YOU KNOW all those lawyer jokes? Forget ’em.
Starting today, Pennsylvania beer drinkers can buy a 12-pack at a beer distributor, thanks to a loophole in state liquor code discovered by a sharp-eyed lawyer.
Elsewhere in America – in New Jersey, for example – purchasing a 12-pack is no big deal.
But since the end of Prohibition, Pennsylvania, distributors have been forbidden to sell anything less than a case of 24 12-ounce bottles or a “single container” (namely, a keg) holding 128 ounces. For more than 80 years, lawyers and regulators had read that language to mean that anything less than a case had to be purchased, typically at a high markup, in a bar or deli.
It’s a seemingly arbitrary rule that has frustrated beer drinkers for generations and made the Quaker State a laughingstock in the beer industry.
Enter Pittsburgh lawyer Charles Caputo, who specializes in liquor law and represents the state’s beer-distributor lobby. He told me he read, and reread the law and wondered:
Why must that “single container” be a keg? Why can’t it be a cardboard box, one that contains 12 bottles?
At first, the reasoning seems a stretch. But Caputo pointed to previous LCB rulings that allowed distributors to sell as few as three magnum bottles as long as they were shrink-wrapped together by the brewery and contained at least 128 ounces.
Caputo reasoned: What’s the difference between shrink-wrapping three large bottles and encasing 24 smaller bottles in cardboard?
“This question was never presented to the [liquor control] board in this particular way,” Caputo said. “We believed that, as long as the package came from the manufacturer and it contained at least 128 ounces, it should be legal. “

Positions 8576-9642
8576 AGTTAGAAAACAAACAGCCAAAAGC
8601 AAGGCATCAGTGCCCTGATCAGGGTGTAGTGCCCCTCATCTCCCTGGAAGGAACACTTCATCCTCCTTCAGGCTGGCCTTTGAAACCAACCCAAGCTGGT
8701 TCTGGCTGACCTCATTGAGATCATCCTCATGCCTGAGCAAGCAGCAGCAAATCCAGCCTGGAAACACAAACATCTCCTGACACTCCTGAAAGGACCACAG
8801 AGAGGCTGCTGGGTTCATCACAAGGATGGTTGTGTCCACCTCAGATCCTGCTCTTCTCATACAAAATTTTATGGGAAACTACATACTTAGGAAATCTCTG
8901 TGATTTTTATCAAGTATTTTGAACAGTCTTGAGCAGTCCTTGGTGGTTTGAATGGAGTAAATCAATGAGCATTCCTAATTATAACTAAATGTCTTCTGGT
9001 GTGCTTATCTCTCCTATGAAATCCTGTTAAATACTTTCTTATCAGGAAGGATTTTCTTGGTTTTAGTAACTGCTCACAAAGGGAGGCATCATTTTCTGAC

Last year, Caputo filed a request for a so-called advisory opinion from the board on behalf of Rivertowne Brewing of Monroeville, Pa. The LCB sat on the request until Caputo last December asked Commonwealth Court to force the board to issue an opinion.
Without warning yesterday, the LCB caved and said it agreed with Caputo’s interpretation.
The only stipulation: The 12-pack must be sold “as is,” with no modifications in the original packaging by retailers. In other words, distributors cannot simply split a 24-bottle case into two 12-packs, a provision that will delay 12-pack sales at least a few days.
In a statement released yesterday, the LCB attempted to downplay its stunning ruling, saying, “Practically, this advisory opinion clarifies existing law . . . “
As Harrisburg has battled over liquor-law reform and the breakup of the state-store system, the biggest changes in Pennsylvania’s arcane booze laws have come through the LCB’s issuance of advisory opinions.
In recent years, the alcohol bureaucracy has issued new interpretations of longstanding rules to authorize temporary “pop-up” beer gardens and the sale of beer at grocery stores.
The Brewers of Pennsylvania, a trade association, blasted the ruling and said it would pave the way for the sale of 18-packs, a case size it said was favored by “foreign-owned mega-brewers” who use them as a loss leader, putting small brewers at a disadvantage.
“We strongly believe that the PLCB have exceeded their legal authority,” the organization said in a statement.
Others were more supportive.
Pittsburgh distributor Frank Pistella, a vice president of the Pennsylvania Malt Beverage Distributors Association, told the Associated Press, it’s “the biggest thing to happen to beer since 1933. “